While both consultants and examiners may be forced to make judgments regarding
management processes, it is essential that such judgments be made only after reviewing the
relevant facts. For consultants, those facts may encompass a wide array of market or
company data. For examiners, those facts may be gleaned from a credit analysis and the
review of credit files. Despite all the innovation and structural changes we have witnessed
throughout the financial system, extending credit and limiting the volume of bad loans
remain the primary business of banks. Examiners will continue to need to evaluate whether a
bank's own internal assessment of its exposures is sound, which will by necessity involve a
review of a sample of loans.
In another, less appealing, way consultants and bank examiners are quite similar. In both
cases the process can be obtrusive, with outsiders asking for scarce time and attention from
bank employees. Consultants and examiners alike must learn to adjust their professional
approach to minimize the degree of disruption to the institution being served. In this regard,
the move toward more off-site work and preparatory work is to be commended, and I am
certain that it is appreciated by banks.

So in many ways, while the goals of the consultant and examiner are different, the
techniques used may be quite similar. One can imagine an effective examination process
resembling a good consulting process. Both rely, in part, on internal data. Both should be
characterized by frequent and candid conversations between bank leadership and the
leadership of the examination team. Both should help bank leadership to understand what is
considered sound practice. Both consultants and supervisors must at some level analyze the
tangible results of the management processes, be that loan quality or some other measure of
corporate performance. Finally, to be successful both consulting and examination must be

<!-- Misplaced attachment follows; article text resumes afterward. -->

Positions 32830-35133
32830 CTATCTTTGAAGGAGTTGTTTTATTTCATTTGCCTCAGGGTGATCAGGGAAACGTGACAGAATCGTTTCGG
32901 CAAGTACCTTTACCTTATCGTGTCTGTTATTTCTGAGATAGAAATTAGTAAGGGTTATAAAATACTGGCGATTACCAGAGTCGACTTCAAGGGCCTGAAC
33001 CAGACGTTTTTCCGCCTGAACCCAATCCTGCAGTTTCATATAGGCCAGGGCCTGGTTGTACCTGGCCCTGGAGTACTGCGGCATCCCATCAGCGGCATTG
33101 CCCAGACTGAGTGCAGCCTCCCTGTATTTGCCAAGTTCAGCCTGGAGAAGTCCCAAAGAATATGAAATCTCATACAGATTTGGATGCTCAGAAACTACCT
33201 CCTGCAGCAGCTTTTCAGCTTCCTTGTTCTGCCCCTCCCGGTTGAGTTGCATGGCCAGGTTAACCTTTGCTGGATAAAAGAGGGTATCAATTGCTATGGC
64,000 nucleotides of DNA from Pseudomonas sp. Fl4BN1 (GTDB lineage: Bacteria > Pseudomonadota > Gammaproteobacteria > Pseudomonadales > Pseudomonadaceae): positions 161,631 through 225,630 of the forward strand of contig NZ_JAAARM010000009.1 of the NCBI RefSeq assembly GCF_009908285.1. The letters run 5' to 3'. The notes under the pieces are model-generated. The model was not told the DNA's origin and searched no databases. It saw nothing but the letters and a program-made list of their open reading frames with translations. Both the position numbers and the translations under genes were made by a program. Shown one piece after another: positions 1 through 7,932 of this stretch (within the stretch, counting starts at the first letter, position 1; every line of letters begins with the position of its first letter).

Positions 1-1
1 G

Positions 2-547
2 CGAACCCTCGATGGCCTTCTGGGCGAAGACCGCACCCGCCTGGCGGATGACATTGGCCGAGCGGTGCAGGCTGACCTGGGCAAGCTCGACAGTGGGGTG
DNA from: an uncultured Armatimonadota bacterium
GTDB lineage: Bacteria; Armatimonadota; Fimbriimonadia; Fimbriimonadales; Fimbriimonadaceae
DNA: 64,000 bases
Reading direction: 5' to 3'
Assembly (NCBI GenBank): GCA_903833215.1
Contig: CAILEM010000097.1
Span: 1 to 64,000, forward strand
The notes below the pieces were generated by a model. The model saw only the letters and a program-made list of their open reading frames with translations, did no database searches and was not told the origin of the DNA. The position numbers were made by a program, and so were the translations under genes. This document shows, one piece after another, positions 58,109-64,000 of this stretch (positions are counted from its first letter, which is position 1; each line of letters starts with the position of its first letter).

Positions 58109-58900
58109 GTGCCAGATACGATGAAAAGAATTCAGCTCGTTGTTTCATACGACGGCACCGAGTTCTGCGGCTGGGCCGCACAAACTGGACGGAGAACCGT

carried out with the minimum of on-site disruption after careful off-site planning.
Sharing Knowledge among Examiners
Another similarity between consultants and examiners is that there is much practical
experience gained by the professionals that must be shared with their co-workers or team
members or even more broadly among the community of professionals. For the community
of supervisors, these insights are the results of many years of first-hand experience with
banks. Consultants have developed the fancy phrase of "knowledge management" for the
process of building individual insights, sharing them with others, and finally applying the
collective knowledge through an individual professional working with a client. The
challenge, of course, is how to complete this cycle of "build-share-apply" when the
community spans several thousand people, across multiple locations and, possibly, multiple
agencies. This gathering is an example of one possible solution to this challenge. Technology,
through group software and the creation of more common, interagency tools, might prove to
be another solution. I shall return to the need for broadly shared common technology
Distinctions between Consultants and Supervisors
Now let me turn to the numerous differences between consultants and supervisors. In adding
value to the banking industry, supervisors have a major advantage over consultants in that
we have the standing and authority to influence actions industry-wide. That ability to
influence state or national policies is an important aspect of our work and one that helps to
motivate and retain our key people.
This fact ties directly to the sound practice papers we provide. As supervisors, we need to
share what we learn to help the industry manage and control its risk. To develop industry
guidance, we do well in looking to leaders within the industry, and to institutions that know
their business best. The knowledge we gain from our associations with so many banks also
accommodates the development of new regulatory paradigms. The recently adopted rule for
market risk that is based on the internal models of banks is a good example. Without the
in-depth access to virtually all of the world's leading trading banks and to their experiences
and observations, supervisors collectively could not have developed their own understanding
and the willingness to pursue this approach.
This new approach highlights a series of significant differences between consultants and
First, consultants often find themselves acting as "change leaders," attempting to get their
clients to take greater business risk based on consulting judgment. Supervisors recognize that
banks are in the business of taking risk, but our goal is not to encourage or to discourage